Transmission has also occurred in nightclubs. For example, more than 100 cases were linked to nightlife venues in the Seoul, South Korea, after lockdown measures were eased. Bars and nightclubs where the combination of alcohol intoxication, crowding, people not wearing face masks trying to talk above each other and over loud music are typical high-risk settings. Shouting propels viral-loaded respiratory droplets further. Air conditioners may contribute to spread, potentially blowing smaller respiratory droplets along the path of the air conditioner’s airflow. An additional factor is likely the use of public restrooms, with high-touch surfaces contaminated by unwashed hands, coupled with aerosols generated by flushing lid-free toilets with SARS-CoV-2-contaminated feces.
On airplanes, the risk of secondary infection is highest for individuals in seats adjacent to an index patient, and higher for those seated in the same row than for those in front or behind. The risk also increases the longer the duration of travel. For example, on a 10-hour flight from London to Hanoi, of the 16 persons in whom SARS-CoV-2 infection was detected, 12 (57%) of the 21 passengers who shared business class with a symptomatic index patient were infected. Almost all of the infected individuals (11 of 12) had been seated within 6 feet of the index case. The other infected travelers had been seated in economy class and may have had contact with the index patient on arrival at immigration or at baggage claim. (59). The authors noted that thermal temperature screening and self-reporting of symptoms at the airport did not stop the infected person from boarding. At that time, the use of face masks was not mandatory on airplanes or at airports. However, in another study, transmission occurred on an international flight despite the reported in-flight use of masks (60). The US CDC requires all passengers and staff to wear masks on public conveyances (eg, airplanes, ships, ferries, trains, subways, buses, taxis, ride-shares) traveling into, within, or out of the United States, regardless of their vaccination status, and also recommends staying 6 feet from others at the airport (61). On the airplane, based on laboratory modeling of exposure to SARS-CoV-2, leaving a vacant middle seat has been reported to reduce risk for exposure to SARS-CoV-2 from nearby passengers (62).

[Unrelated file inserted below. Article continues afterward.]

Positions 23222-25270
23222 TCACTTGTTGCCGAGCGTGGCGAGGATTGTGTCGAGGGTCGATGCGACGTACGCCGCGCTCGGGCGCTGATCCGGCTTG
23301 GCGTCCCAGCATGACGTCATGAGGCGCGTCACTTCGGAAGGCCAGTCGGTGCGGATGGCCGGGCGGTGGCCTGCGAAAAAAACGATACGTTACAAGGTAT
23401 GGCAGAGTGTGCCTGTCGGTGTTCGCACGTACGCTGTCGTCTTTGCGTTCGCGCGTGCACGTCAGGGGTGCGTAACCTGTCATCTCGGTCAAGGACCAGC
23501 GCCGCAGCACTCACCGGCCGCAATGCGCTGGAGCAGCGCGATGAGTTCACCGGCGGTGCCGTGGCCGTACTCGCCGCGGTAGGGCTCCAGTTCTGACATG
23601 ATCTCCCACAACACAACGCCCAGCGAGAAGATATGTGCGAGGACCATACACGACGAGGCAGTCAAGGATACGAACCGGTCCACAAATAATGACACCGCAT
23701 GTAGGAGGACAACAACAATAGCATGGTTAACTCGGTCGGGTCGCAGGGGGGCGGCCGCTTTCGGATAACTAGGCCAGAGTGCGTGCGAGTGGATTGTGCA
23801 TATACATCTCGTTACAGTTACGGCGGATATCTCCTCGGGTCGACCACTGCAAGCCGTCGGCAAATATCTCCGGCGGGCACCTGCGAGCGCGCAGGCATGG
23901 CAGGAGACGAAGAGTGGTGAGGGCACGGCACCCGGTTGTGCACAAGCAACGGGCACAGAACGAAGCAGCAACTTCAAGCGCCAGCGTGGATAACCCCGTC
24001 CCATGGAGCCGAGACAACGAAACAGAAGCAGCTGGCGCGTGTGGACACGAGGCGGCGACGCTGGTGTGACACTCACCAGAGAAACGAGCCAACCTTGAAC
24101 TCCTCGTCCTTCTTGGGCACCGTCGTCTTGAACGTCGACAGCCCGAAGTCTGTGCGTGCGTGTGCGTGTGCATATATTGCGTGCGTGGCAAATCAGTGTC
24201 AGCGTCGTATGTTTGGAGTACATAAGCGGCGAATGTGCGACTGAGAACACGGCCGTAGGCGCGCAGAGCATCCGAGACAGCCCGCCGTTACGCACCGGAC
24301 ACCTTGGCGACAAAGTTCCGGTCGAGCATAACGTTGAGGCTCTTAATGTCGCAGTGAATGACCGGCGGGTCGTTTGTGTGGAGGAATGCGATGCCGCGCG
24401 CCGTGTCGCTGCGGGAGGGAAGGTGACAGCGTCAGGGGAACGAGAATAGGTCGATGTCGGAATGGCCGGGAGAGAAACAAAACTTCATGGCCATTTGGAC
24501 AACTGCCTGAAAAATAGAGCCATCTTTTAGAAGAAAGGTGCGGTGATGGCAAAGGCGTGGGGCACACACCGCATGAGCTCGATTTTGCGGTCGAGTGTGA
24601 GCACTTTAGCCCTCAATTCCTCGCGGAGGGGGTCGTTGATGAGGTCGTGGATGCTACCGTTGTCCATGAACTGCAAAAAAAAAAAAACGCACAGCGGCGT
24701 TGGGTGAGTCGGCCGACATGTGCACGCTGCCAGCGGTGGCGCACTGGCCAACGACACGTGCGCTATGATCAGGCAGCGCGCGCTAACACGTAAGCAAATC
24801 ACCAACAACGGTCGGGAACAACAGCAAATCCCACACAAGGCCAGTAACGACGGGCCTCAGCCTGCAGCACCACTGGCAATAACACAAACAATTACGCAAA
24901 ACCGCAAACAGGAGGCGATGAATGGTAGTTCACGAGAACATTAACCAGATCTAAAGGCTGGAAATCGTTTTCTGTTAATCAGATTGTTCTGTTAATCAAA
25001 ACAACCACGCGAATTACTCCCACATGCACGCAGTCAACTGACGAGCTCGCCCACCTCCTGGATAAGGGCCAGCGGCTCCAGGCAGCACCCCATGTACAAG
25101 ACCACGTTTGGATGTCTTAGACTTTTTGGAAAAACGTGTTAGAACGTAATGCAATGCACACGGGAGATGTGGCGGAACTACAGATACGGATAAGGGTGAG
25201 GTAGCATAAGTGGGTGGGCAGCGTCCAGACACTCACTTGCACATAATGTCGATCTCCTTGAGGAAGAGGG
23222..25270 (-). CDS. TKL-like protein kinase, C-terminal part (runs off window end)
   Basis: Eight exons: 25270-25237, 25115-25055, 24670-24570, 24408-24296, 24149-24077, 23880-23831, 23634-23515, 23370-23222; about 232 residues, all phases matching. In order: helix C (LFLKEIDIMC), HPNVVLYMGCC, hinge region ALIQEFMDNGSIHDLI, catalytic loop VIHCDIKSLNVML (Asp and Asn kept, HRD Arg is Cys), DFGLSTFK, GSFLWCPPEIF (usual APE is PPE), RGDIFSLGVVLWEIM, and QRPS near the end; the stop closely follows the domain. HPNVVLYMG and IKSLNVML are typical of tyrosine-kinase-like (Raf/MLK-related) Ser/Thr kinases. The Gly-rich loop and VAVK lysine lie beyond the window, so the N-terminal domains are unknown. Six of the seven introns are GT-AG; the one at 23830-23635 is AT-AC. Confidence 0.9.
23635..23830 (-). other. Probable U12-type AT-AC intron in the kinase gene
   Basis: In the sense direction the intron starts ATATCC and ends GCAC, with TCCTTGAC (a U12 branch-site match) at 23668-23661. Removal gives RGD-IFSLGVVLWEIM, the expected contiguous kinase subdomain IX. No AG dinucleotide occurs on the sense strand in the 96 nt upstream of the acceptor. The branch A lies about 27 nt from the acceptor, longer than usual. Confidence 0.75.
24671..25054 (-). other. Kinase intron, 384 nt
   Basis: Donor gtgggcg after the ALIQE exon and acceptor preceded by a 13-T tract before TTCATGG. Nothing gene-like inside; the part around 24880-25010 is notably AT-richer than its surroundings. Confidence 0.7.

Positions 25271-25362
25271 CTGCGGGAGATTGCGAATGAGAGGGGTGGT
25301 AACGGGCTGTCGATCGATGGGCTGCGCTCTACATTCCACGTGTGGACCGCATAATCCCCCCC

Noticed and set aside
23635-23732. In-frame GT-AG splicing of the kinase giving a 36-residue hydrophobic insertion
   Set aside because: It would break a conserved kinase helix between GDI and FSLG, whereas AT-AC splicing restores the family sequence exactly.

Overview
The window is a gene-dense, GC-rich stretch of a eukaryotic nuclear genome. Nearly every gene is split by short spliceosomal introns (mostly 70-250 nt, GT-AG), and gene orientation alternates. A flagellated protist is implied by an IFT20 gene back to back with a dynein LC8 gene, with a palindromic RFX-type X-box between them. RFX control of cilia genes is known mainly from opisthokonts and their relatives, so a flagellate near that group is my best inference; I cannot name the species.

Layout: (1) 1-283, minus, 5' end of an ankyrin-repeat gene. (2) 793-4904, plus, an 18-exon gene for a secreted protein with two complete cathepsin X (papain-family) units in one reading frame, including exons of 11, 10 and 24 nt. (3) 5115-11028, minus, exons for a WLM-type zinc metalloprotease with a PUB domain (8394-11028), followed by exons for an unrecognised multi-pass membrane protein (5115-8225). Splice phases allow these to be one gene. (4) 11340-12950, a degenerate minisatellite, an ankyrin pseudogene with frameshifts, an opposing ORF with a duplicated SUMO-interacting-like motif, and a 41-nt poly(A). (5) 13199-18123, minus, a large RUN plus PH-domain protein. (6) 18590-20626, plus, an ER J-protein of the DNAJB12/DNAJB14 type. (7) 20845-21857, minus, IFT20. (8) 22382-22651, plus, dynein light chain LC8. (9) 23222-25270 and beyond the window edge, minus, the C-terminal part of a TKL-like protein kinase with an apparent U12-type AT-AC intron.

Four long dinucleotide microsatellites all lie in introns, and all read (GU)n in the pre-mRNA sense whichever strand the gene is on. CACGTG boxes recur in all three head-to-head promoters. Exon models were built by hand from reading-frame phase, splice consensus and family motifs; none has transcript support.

Transmission from animal contact: Although SARS-CoV-2 infection is thought to have been transmitted initially to humans from an animal host, specifically a horseshoe bat from Yunnan, there have been no reports of domesticated or wild animals, other than mink, transmitting SARS-CoV-2 infection to humans. SARS-CoV-2 infection in farmed mink has been reported in Denmark, the Netherlands, and the United States, and transmission from infected mink to Danish mink farm workers was found to be caused by a unique SARS-CoV-2 variant (called Cluster 5—63). These reports prompted culling all farmed mink in both Denmark and the Netherlands. Because farmed mink can transmit SARS-CoV-2 to co-housed mink, spread of infection from escaped infected farmed mink to wild mink populations is possible, establishing new reservoirs in susceptible wildlife that possibly could reintroduce infection into human populations (64).
Mink are mustelids, a family of mammals that also include ferrets, weasels, badgers, otters, martens, sables, and wolverines; all mustelids are susceptible to SARS-CoV-2 infection. In fact, ferrets, which are highly susceptible to SARS-CoV-2 infection, are being used in pre-clinical trials for drug and vaccine development. SARS-CoV-2 vaccines for use in farmed mink are now being developed.